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New home construction in the US plummeted to a 5-month low in January

Home construction
Housing starts tumbled in January to a five-month low.Chris Delmas/AFP/Getty Images
  • Housing starts fell 14.8% to a five-month low in January, Census Bureau data shows.

  • Single-family starts dropped 4.7% following a 6.4% drop in December, the sharpest consecutive decline since the summer of 2022.

  • Economist David Rosenberg said it's hard to blame winter weather, as declines were seen across the US.

Housing starts collapsed 14.8% month-over-month in January to a five-month low, according to Census Bureau data released Friday.

The annualized rate of 1.331 million units came as as a surprise compared to consensus estimates, and the sudden plummet was even more stark relative to a big upward revision to December's 1.562 million, up from an initial 1.46 million

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Building permits also dropped 1.5% to 1.47 million, falling short of the forecast of 1.512 million. Private housing completions also disappointed, dropping 8.1% below the revised December estimate to 1.416 million.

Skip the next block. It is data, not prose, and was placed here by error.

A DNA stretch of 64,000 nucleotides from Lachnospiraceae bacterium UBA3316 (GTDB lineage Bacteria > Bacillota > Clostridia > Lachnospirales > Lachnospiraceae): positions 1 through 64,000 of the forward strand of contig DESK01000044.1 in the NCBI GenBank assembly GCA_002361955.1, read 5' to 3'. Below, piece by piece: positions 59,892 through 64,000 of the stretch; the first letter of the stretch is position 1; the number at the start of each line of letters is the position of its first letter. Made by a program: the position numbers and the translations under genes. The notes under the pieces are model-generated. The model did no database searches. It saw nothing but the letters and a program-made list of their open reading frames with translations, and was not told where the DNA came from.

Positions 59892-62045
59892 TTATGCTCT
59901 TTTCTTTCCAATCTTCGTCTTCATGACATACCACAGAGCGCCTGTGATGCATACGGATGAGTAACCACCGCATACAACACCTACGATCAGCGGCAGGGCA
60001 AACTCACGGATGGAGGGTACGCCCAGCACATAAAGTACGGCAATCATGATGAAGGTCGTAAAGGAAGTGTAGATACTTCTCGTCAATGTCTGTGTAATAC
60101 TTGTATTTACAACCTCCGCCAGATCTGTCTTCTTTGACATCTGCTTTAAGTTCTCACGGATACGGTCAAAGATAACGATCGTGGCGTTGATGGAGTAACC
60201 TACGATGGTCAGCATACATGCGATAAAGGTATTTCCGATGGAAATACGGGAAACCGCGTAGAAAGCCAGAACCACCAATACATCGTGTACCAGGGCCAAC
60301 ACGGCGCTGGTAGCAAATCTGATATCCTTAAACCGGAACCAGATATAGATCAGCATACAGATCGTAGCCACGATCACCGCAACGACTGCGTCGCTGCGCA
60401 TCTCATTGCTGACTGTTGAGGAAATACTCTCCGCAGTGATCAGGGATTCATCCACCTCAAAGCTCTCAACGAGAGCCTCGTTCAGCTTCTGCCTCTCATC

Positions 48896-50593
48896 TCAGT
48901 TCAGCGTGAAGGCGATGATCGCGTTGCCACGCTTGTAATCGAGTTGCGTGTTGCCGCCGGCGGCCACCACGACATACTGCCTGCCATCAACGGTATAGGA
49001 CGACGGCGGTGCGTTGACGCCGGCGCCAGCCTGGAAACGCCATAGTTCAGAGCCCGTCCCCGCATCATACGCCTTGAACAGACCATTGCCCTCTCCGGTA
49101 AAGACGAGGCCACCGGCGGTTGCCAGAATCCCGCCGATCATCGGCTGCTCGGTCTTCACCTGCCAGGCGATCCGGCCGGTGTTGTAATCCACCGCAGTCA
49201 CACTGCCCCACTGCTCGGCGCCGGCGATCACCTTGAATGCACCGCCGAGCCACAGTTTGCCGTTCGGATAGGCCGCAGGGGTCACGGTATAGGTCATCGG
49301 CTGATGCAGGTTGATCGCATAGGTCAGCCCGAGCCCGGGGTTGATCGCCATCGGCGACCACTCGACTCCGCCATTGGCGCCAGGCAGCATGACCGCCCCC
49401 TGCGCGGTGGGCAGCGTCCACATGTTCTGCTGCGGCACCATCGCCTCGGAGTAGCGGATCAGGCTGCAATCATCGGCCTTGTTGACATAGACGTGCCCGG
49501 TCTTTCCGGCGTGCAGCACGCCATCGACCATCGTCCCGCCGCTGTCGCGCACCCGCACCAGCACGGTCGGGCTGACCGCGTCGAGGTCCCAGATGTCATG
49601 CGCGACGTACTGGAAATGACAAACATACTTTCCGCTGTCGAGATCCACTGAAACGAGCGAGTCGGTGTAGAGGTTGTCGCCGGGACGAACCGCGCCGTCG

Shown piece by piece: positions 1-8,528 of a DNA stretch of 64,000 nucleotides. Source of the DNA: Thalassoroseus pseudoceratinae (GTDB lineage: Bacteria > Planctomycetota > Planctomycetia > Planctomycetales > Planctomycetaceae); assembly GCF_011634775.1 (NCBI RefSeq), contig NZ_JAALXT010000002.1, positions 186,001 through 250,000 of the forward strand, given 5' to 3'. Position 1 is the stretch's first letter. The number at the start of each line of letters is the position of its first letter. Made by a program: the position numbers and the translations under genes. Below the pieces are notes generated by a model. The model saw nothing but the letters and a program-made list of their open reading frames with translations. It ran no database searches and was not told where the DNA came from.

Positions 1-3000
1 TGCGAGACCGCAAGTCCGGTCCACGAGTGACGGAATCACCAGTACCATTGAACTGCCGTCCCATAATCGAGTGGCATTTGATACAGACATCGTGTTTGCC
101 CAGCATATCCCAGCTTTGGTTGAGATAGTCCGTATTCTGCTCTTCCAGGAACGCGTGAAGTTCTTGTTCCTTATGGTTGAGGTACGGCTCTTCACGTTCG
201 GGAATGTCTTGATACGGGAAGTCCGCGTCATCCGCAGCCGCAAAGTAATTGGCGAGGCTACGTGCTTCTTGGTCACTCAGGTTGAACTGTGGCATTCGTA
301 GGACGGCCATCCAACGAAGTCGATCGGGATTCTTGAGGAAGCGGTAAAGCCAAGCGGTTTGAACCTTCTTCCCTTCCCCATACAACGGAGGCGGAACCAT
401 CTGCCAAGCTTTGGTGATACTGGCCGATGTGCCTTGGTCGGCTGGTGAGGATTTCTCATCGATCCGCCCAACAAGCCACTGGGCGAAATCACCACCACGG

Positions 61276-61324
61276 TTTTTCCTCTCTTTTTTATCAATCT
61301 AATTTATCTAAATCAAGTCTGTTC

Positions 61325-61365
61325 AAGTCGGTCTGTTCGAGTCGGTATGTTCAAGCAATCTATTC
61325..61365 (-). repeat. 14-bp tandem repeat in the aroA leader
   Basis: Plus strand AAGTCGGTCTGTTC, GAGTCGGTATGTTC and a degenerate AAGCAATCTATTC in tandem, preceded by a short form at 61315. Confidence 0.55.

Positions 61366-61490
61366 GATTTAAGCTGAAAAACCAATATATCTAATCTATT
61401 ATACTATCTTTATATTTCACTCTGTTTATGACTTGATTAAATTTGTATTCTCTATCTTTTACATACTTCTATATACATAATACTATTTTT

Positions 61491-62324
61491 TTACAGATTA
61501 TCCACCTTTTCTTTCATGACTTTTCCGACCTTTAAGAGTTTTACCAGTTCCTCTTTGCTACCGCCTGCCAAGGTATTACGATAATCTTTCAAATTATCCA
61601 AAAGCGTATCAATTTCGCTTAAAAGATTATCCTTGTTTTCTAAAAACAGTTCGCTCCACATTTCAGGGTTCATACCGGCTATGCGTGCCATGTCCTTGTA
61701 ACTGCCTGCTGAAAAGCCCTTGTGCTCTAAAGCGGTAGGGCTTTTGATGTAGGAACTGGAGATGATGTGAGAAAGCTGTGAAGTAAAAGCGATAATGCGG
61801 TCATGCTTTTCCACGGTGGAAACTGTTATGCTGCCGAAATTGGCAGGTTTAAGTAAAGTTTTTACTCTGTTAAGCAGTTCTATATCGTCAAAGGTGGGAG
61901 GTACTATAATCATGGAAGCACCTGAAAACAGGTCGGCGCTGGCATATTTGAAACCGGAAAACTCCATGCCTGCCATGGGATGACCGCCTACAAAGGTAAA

Building of single-family homes experienced a 4.7% decline following a 6.4% drop in December — marking the sharpest consecutive decline in that segment of the market since the summer of 2022.

The decline in new construction flies against the trends of strong and rising demand throughout 2023 and into this year. It also marks a reversal from a period of rising supply seen recently, with new housing starts jumping 14.8% last November.

But persistent inflationary pressure has dampened rate-cut hopes, keeping the rate on the 30-year mortgage elevated and weighing on the outlook for builders. The most popular US home loan jumped to 6.87% in the week ending February 9th, following a period of declines since mortgage rates topped 8% last October.

David Rosenberg, economist and president of Rosenberg Research, said in a note that it's hard to determine how much seasonal factors like inclement weather played a part in sending construction starts tumbling last month.

"After all, weather should not influence building permits which only involves a click of a button," he said in a note on Friday, adding that the weather likely was not the culprit because the drop in housing starts was seen across regions, with a 20.6% fall in the Northeast, 30.0% in the Midwest, 9.7% in the South, and 15.7% in the West.

Rosenberg added that a strong pipeline of multifamily construction will continue to impact the market for the foreseeable future. The silver lining here is that rising vacancies and lower property valuations in the sector will "act forcefully" to bring inflation down in the coming year, he said.

Read the original article on Business Insider